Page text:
Cramer Remix: Last chance to buy this stock

Cramer: Last chance to buy this stock
Cramer: Last chance to buy this stock   

The market in 2015 is a new ball game. Jim Cramer sees a market that is swinging much harder than in 2014, along with significant gains and losses that occur at the drop of a hat. Likewise, it has created rare opportunities to buy quality stocks.

"I think we're still trapped in that irrational world where a sharp decline in oil like we had today gives scaredy-cats a reason to sell stocks," Cramer said.

In this new world, individual earnings reports are going to be magnified. With this in mind, Cramer is gearing up for earnings season to start once again and shared the stocks that he will be watching next week.

Read MoreCramer's game plan: A new ball game for earnings

A Pier 1 Imports store in New York.
Craig Warga | Bloomberg | Getty Images
A Pier 1 Imports store in New York.

The U.S. jobs report on Friday announced a staggering 252,000 new hires, dropping the unemployment rate to 5.6 percent. Yet, despite the growth in the economy, the average hourly earnings decreased by 5 cents.

Jim Cramer is astounded by the decrease, and warned investors to forget what they learned in economics 101. Throw out your textbooks, because high job growth and low wages just doesn't make sense.

So with jobs galore, how the heck did the average hourly earnings decrease by 5 cents?

"Put simply, technology is taking away high paying jobs and replacing them with lower paying jobs," Cramer said. This is bad news for employees but good news for investors.

Sales are going up, but wages are not. That means companies will use the earnings to give back to shareholders in the form of dividends and buybacks.

Read More Cramer: Why low wages are good for shareholders

On Thursday night it was announced that Trian Partners launched a proxy fight against DuPont, in order to break up the company and unlock further value.

Trian is the hedge fund run by well-known activist Nelson Peltz. He nominated four candidates to sit on DuPont's board of directors at the annual meeting.

"I think this is the most important proxy fight we've seen in ages…because if history is any guide, Peltz's involvement could ultimately send DuPont's stock much higher, whether or not he actually wins the proxy fight," the "Mad Money" host said.

Read MoreCramer: Why Nelson Peltz is right about DuPont

Morgan Stanley
Adam Jeffery | CNBC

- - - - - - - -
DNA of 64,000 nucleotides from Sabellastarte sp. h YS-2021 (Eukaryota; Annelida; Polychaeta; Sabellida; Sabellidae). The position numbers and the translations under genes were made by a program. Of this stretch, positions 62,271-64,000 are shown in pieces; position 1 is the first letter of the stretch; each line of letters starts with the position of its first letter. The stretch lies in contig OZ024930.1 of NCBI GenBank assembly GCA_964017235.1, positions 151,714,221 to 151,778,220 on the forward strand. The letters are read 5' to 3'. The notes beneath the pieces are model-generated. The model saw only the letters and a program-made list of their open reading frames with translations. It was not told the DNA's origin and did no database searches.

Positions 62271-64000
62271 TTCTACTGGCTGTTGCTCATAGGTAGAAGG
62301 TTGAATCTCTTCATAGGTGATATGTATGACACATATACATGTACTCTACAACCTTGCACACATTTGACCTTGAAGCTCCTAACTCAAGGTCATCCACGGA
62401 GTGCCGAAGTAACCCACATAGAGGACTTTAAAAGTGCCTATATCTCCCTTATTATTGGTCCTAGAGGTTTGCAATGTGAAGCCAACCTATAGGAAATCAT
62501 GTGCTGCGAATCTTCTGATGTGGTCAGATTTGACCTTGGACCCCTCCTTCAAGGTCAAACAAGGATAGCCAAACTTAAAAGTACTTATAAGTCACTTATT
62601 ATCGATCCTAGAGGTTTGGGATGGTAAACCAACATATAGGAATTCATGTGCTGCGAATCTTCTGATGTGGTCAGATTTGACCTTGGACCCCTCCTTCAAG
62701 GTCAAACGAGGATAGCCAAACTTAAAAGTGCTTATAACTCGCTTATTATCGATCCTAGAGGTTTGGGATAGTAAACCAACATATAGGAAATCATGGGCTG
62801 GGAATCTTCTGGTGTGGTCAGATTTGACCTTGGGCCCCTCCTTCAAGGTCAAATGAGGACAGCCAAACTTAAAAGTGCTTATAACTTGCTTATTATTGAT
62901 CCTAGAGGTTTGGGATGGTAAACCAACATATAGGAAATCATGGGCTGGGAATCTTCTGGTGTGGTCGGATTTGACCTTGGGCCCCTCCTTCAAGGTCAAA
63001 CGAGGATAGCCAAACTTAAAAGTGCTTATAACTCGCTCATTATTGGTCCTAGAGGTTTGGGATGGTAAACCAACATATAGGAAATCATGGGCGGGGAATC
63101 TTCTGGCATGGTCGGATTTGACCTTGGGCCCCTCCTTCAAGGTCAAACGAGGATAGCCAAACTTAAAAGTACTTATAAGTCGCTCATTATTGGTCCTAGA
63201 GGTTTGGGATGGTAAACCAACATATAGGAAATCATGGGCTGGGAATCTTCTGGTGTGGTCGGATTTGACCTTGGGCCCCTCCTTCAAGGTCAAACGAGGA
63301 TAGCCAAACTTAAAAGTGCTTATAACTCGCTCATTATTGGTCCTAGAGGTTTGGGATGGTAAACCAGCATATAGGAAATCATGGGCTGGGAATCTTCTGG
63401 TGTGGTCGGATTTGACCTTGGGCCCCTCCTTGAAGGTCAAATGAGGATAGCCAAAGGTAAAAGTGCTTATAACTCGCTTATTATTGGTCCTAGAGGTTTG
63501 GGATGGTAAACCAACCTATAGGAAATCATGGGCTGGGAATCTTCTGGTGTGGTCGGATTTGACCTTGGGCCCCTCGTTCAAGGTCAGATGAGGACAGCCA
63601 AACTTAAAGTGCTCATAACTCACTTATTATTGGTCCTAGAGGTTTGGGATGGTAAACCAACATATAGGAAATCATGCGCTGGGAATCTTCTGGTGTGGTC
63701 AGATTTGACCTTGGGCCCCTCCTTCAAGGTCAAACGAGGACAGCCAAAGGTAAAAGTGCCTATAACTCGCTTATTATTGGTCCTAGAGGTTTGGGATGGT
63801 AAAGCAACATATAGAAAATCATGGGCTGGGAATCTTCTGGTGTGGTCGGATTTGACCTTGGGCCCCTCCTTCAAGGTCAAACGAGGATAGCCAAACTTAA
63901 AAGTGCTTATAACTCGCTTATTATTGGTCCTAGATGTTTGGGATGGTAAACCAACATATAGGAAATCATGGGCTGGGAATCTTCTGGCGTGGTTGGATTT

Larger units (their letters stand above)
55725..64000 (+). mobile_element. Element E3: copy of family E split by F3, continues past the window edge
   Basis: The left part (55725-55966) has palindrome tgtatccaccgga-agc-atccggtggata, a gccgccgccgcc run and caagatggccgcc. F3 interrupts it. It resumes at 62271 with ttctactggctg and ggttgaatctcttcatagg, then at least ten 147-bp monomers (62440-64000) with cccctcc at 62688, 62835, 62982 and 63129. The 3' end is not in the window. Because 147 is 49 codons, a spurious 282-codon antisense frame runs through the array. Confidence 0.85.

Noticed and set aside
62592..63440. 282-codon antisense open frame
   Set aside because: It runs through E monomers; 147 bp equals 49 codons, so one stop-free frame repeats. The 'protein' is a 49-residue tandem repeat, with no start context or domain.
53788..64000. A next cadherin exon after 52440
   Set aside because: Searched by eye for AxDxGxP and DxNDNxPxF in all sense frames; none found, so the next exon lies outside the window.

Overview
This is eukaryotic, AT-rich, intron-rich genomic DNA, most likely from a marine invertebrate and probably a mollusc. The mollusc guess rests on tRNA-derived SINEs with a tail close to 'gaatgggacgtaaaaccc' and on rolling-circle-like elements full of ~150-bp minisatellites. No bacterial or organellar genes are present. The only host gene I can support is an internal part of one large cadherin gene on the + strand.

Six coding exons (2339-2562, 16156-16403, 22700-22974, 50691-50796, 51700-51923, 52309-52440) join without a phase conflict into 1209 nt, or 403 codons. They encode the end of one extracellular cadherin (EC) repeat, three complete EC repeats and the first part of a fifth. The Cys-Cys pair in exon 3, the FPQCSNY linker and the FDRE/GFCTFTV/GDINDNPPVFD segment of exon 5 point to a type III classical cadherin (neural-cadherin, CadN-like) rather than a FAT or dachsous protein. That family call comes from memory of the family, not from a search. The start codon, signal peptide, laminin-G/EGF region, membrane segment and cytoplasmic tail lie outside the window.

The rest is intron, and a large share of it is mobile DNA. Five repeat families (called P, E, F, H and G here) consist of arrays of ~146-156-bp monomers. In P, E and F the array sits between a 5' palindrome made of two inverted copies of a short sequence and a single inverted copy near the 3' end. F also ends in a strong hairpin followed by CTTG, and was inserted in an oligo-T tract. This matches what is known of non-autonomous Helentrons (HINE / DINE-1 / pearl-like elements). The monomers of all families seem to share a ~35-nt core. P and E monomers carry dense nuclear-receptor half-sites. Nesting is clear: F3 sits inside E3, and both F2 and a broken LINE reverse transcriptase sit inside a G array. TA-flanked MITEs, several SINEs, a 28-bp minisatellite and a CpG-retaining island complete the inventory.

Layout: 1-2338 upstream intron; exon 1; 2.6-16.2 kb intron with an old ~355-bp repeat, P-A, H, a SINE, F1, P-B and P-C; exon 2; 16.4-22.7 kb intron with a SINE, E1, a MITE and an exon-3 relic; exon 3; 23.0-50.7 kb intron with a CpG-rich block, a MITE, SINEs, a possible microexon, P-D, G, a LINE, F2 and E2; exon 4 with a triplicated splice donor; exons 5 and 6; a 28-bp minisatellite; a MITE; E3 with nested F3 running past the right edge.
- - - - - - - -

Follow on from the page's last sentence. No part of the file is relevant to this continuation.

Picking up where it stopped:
Just like the jobs report, Cramer knows that sometimes the best investing opportunities are counterintuitive. As such is the case with Morgan Stanley, which had a major data breach this week concerning 350,000 wealth management customers.

To make matters worse, 900 customer records were posted online. As a result, investors took the stock to the wood shed.

Now, it would make sense that this data breach would be bad for business—especially for banking, since customers need to be able to trust their bank with sensitive information.

But unfortunately cybertheft has become common in the modern world. Both Target and Home Depot had similar cybersecurity breaches, and the stocks have bounced back.

"The lesson is clear: when you're dealing with a well-run, best of breed company, any selloff caused by this kind of data breach is a reason to buy the stock," Cramer added.

One reminder as to why Cramer loves the biotech sector is the small-cap stock Agenus. This stock shot up more than 28 percent on Friday, based on the announcement of its partnership with Incyte to create cancer immunotherapy treatments.

The deal could present an opportunity to be worth as much as $350 million to Agenus, larger than the company's current market cap.

Has the jump in value been too hot for the stock? To find out, Cramer sat down with Agenus CEO Garo Armen.

"The importance of the Incyte deal is that now we have a whole spectrum of tools…their vision and capabilities allows us to get to the finish line quicker, better and more complete fashion," Armen said.

In the Lightning Round, Cramer shared other stock opportunities when he gave his take on a few caller favorites:

Cliffs Natural Resources: "No, we don't like that. Why? No offense to the guys who run it, it just happens to be a tough business. They're in the iron ore business, and it's one of the worst businesses in the world."

EV Energy Partners: "A high yield like that is a red flag. I think that the yield is probably unsustainable and therefore I think the stock could go lower."

Read MoreLightning Round: Right time to buy Google?